tug

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See also: tuğ and Tuğ

English[edit]

Etymology[edit]

From Middle English tuggen, toggen, from Old English togian (to draw, drag), from Proto-Germanic *tugōną (to draw, tear), from Proto-Indo-European *dewk- (to pull). Cognate with Middle Low German togen (to draw), Middle High German zogen (to pull, tear off), Icelandic toga (to pull, draw). Related to tee, tow.

Pronunciation[edit]

Verb[edit]

tug (third-person singular simple present tugs, present participle tugging, simple past and past participle tugged)

  1. (transitive) to pull or drag with great effort
    The police officers tugged the drunkard out of the pub.
  2. (transitive) to pull hard repeatedly
    He lost his patience trying to undo his shoe-lace, but tugging it made the knot even tighter.
  3. (transitive) to tow by tugboat

Derived terms[edit]

Translations[edit]

Noun[edit]

tug (plural tugs)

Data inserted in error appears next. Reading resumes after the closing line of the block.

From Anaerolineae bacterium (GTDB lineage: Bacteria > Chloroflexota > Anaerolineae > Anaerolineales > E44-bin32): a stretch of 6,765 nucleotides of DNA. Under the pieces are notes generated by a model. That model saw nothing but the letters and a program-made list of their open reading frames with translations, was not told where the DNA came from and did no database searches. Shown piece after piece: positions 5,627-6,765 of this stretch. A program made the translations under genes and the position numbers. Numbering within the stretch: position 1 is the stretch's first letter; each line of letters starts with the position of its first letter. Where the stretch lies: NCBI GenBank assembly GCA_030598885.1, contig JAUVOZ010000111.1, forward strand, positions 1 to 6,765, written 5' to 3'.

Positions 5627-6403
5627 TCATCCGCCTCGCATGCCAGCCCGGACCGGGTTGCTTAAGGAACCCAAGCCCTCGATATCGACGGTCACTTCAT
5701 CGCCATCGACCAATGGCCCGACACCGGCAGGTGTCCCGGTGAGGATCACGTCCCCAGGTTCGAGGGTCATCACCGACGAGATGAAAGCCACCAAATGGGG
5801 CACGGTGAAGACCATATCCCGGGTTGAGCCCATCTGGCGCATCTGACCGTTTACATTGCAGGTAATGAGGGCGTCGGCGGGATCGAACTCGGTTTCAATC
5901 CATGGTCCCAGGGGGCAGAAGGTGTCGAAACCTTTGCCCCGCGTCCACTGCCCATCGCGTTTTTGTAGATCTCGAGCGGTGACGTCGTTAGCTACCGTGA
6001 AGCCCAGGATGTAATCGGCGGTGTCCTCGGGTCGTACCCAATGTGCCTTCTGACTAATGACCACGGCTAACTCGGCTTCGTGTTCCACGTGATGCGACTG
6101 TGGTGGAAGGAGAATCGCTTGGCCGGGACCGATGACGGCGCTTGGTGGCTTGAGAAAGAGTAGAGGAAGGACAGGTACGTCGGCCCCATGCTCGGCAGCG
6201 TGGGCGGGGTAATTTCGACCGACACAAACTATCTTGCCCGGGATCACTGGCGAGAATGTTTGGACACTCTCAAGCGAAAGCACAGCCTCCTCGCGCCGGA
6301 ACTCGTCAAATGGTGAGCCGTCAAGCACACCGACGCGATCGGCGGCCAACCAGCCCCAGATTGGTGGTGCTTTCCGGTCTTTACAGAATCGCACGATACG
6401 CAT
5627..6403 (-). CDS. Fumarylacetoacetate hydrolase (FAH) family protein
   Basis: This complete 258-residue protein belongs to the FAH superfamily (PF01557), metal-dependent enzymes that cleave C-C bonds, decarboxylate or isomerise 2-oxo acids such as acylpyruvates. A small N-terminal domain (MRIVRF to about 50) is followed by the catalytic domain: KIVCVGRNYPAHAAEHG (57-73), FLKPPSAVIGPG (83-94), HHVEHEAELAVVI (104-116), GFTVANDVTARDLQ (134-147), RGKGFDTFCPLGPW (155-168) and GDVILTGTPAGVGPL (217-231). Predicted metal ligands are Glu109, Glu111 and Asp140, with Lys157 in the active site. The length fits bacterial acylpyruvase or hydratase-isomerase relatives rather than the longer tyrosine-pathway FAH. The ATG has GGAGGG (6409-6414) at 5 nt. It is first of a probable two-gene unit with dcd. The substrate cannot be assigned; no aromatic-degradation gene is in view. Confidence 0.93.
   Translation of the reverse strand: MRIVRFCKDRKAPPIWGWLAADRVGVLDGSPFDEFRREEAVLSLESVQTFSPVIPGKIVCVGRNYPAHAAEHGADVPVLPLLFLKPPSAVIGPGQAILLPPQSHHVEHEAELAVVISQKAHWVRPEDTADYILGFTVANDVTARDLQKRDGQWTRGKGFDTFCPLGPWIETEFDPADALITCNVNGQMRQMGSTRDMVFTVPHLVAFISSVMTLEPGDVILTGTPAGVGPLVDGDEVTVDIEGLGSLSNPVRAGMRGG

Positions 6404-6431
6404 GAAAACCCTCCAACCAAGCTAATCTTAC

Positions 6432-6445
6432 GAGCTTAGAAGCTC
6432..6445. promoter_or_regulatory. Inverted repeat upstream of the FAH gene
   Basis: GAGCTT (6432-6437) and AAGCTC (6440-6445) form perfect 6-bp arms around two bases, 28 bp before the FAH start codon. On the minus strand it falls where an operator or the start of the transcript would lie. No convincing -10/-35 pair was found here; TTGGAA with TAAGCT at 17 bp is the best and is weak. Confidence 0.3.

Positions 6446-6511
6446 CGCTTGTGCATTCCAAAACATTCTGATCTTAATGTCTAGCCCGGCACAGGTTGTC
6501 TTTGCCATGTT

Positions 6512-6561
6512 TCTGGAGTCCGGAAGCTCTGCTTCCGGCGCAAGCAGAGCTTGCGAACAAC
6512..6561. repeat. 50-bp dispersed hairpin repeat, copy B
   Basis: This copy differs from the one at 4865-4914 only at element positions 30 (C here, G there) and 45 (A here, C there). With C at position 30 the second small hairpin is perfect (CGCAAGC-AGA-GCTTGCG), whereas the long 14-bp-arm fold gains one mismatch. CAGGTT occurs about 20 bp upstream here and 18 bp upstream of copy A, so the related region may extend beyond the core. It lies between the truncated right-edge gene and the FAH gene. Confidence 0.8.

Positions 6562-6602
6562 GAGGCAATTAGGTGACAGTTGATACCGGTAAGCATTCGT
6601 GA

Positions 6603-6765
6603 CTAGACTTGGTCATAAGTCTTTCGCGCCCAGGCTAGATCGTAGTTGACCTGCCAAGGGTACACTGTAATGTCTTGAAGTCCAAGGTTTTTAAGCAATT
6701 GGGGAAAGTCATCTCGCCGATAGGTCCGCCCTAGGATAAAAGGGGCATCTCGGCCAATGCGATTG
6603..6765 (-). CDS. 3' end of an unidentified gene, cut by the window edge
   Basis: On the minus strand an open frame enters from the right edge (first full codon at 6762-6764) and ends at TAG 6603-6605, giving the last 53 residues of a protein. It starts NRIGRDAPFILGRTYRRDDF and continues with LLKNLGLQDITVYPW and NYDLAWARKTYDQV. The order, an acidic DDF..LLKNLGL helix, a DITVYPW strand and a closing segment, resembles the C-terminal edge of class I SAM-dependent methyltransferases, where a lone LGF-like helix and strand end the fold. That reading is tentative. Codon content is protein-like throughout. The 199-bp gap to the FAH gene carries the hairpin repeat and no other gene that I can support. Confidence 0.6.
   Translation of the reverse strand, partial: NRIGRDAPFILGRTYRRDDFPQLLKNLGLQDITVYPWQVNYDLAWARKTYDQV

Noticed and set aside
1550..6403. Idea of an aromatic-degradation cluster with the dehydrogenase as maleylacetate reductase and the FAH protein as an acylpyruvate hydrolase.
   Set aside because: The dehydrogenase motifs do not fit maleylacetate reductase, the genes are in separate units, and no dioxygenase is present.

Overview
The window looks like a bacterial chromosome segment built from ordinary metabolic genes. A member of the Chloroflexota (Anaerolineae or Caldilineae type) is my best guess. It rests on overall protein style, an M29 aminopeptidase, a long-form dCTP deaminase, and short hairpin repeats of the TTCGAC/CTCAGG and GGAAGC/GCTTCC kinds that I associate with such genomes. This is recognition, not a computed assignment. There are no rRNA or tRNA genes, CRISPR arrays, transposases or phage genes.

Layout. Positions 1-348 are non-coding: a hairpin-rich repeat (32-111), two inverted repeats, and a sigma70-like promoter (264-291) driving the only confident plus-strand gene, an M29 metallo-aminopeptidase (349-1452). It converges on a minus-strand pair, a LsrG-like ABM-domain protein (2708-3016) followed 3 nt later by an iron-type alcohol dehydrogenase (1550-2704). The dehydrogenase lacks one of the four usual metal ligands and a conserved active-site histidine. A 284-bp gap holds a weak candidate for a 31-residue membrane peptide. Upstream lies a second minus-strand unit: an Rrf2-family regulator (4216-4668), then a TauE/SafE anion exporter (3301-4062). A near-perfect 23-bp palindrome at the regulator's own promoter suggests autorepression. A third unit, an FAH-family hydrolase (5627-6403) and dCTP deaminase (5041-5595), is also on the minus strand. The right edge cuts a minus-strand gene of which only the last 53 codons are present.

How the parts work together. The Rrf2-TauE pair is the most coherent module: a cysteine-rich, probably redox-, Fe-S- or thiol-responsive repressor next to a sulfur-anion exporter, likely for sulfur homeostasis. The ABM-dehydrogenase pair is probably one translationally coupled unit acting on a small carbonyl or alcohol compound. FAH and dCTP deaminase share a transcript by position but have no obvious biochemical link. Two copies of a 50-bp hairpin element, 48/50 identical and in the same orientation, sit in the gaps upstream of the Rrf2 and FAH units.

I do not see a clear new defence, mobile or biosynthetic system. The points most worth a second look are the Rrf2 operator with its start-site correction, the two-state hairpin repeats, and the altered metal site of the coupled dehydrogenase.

1. a sudden powerful pull
    • Dryden
      At the tug he falls, / Vast ruins come along, rent from the smoking walls.
    • 2011 September 24, David Ornstein, “Arsenal 3 - 0 Bolton”, BBC Sport:
      But Van Persie slotted home 40 seconds after the break before David Wheater saw red for a tug on Theo Walcott.
  2. (nautical) a tugboat
  3. (obsolete) A kind of vehicle used for conveying timber and heavy articles.
    (Can we find and add a quotation of Halliwell to this entry?)
  4. A trace, or drawing strap, of a harness.
  5. (mining) An iron hook of a hoisting tub, to which a tackle is affixed.
  6. (slang) An act of masturbation
    He had a quick tug to calm himself down before his date.

Derived terms[edit]

Translations[edit]

Anagrams[edit]


Lojban[edit]

Rafsi[edit]

tug

  1. rafsi of tugni.

Scottish Gaelic[edit]

Verb[edit]

tug

  1. past tense of thoir

Usage notes[edit]